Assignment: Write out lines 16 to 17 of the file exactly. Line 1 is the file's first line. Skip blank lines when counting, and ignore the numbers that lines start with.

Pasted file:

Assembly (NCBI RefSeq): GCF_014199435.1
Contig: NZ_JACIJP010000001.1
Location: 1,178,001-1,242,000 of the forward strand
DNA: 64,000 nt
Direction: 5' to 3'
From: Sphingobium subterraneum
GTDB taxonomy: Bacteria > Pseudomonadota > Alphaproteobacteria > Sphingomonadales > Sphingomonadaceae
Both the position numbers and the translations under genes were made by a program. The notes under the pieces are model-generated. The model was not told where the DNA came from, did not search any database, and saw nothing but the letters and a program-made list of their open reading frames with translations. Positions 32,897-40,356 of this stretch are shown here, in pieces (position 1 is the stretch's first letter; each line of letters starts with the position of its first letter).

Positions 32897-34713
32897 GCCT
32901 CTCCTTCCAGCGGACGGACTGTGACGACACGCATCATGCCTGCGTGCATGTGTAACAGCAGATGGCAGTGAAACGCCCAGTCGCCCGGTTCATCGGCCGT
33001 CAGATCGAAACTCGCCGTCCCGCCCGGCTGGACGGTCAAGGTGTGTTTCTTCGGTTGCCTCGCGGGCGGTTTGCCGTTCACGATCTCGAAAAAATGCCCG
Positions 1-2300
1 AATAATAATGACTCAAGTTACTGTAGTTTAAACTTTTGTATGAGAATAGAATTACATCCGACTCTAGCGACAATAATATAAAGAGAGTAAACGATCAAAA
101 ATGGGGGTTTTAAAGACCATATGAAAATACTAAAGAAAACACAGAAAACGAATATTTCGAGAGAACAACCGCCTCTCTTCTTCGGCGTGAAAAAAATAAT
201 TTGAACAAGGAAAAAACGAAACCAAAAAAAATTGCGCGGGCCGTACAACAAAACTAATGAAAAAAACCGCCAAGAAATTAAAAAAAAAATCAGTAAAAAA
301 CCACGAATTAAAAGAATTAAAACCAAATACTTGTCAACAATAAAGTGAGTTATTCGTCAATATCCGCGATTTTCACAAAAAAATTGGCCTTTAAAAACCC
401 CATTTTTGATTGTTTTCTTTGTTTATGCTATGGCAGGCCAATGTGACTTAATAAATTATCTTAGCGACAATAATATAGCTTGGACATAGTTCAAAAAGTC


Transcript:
201 TTGAACAAGGAAAAAACGAAACCAAAAAAAATTGCGCGGGCCGTACAACAAAACTAATGAAAAAAACCGCCAAGAAATTAAAAAAAAAATCAGTAAAAAA
301 CCACGAATTAAAAGAATTAAAACCAAATACTTGTCAACAATAAAGTGAGTTATTCGTCAATATCCGCGATTTTCACAAAAAAATTGGCCTTTAAAAACCC